Thunderstorms. Most of us would admit that there is something wonderful about them, something that grips us no matter how many times we’ve experienced them. They are powerful and unstoppable, dominantly moving over the landscape with nothing to impede their destination. Unpredictable, wild, fearsome. They deliver sounds of ground-shaking, crackling thunder that makes our hearts jump, especially when it wakes us late in the night. They make us gasp by hurling bolts of lightning toward the ground that illuminate the entire sky and make us say “whoa!” as our eyes grow large. Sometimes they are soothing, providing great rains that bring a relaxing presence upon the mind and body. Other times, they deliver a light rain that produces tapping sounds on the roof and carries us into reflection and deep sleep.
Storms and rain showers shaped me as a child. I can remember being thrilled as a young boy when thunderstorms would roll through the sky above our house in central Wisconsin. The distant thunder and encroaching power moved me. Many nights I drifted into other realms while hearing the sounds they produced, and during bad storms, our mother would try as best she could to hurry us into the basement (especially if tornados were on the loose), though I’d remain upstairs or outside as long as I could.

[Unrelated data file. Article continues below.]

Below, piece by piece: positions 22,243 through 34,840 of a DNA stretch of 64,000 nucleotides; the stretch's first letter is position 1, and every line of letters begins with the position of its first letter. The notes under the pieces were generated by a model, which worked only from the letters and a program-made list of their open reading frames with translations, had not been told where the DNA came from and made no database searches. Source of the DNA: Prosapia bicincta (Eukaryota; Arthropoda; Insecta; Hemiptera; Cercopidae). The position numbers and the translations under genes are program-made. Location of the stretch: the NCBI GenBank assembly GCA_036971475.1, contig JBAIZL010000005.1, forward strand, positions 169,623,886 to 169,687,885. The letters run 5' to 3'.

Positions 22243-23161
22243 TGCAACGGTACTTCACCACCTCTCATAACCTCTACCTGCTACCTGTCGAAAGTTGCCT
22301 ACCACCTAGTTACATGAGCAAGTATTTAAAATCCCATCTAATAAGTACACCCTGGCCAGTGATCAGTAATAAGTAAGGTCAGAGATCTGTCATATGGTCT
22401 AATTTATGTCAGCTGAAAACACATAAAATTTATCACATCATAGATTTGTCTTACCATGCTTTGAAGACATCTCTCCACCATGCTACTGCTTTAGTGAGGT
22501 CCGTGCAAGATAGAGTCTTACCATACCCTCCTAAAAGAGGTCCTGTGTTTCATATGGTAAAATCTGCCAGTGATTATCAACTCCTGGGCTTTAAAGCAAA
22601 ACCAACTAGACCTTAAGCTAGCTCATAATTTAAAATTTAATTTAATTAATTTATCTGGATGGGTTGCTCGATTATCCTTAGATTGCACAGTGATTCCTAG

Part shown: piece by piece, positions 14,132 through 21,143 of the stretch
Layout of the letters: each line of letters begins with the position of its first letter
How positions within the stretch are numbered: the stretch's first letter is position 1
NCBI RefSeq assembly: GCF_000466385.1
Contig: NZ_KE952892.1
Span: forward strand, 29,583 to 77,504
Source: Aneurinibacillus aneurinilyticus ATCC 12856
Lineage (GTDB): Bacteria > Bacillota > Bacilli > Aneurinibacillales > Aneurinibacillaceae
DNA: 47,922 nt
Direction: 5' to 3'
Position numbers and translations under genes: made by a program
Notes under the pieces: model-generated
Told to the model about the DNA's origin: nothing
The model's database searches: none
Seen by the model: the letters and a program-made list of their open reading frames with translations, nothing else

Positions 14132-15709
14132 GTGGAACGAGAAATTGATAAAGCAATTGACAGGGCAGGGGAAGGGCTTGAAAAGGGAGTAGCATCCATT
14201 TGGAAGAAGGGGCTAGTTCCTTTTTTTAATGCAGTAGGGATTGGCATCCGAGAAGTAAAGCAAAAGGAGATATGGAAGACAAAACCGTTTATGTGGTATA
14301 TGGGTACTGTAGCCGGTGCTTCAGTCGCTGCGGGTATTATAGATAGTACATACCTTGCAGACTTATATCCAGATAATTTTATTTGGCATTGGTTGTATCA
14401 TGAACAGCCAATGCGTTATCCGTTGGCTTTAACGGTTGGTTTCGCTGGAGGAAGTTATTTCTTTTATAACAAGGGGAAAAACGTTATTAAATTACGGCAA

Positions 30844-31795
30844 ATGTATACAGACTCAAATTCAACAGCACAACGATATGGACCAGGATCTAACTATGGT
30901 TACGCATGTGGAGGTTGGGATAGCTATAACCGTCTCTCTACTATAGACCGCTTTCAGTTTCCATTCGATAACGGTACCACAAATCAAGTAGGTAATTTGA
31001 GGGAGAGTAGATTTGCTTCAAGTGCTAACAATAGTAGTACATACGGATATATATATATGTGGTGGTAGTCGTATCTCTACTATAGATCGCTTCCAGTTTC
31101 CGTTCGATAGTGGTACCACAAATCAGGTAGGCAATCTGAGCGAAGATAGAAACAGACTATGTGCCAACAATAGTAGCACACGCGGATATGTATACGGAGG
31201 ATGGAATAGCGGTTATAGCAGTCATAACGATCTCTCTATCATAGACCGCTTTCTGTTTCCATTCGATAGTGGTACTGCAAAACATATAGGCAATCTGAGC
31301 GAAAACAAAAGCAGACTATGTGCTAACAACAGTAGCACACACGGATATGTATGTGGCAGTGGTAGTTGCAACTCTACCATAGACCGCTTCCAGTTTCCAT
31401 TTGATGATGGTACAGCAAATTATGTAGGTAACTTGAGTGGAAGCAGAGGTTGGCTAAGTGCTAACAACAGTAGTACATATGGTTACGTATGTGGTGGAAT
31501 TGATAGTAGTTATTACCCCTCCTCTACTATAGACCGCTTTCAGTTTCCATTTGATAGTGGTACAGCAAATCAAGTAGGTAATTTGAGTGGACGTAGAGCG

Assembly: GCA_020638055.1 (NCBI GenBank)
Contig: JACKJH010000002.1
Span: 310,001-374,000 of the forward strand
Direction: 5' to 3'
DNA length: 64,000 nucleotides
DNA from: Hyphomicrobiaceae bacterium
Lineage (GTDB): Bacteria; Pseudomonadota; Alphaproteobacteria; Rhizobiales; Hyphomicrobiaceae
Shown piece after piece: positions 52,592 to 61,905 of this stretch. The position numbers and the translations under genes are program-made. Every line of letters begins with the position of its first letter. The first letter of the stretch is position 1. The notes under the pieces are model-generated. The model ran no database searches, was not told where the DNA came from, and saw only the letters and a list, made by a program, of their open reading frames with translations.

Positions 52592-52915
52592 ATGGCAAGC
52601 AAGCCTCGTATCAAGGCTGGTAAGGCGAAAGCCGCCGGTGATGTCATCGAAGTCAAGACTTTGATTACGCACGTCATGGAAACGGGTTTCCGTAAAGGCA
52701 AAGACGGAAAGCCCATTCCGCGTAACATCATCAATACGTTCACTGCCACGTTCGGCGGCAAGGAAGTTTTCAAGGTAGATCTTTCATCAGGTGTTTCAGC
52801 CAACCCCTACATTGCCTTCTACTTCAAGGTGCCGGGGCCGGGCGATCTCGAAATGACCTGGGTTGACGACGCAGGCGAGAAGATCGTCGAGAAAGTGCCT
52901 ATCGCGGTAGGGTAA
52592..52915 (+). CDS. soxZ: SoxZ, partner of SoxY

This past summer I was awakened late one night by a great crack of thunder that may have been the loudest I ever heard. I shot up from my pillow, listening to the sound of the wind blowing forcefully through the trees and the rumbling thunder. I could stand it no longer. I slid out of bed and walked out to the porch, where I was met by an immensely dark, black sky—dark until streaks of lightning flashed above, lighting up everything in view. The wind began to blow so violently that I wondered if a tornado was approaching, and the trees were being tossed around like buoys on a lake, while leaves and debris from the forest swirled in the air above. A few times I was tempted to retreat into the safety of the house, but I just couldn’t. I was captivated. Admittedly, prior to going to bed I had felt spiritually dry, but while standing under that storm, I found myself praying aloud to the God of heaven and earth, shouting out prayers for the safety of the kids at the nearby summer camp, along with various other requests that were on my heart, while thanking him for the display of his power.
The next morning I enjoyed a cup of coffee on the porch, reveling in the fresh smells and cooler temperatures that were left in the aftermath of the storm. And during breakfast at the camp shortly after, the first question out of everyone’s mouth was, “Did you hear that crack of thunder?”
Storms continue to move me as an adult, though now I can stay outside as long as I want to watch these wonders. And I understand that there are different kinds of storms that we all must pass through—storms of life.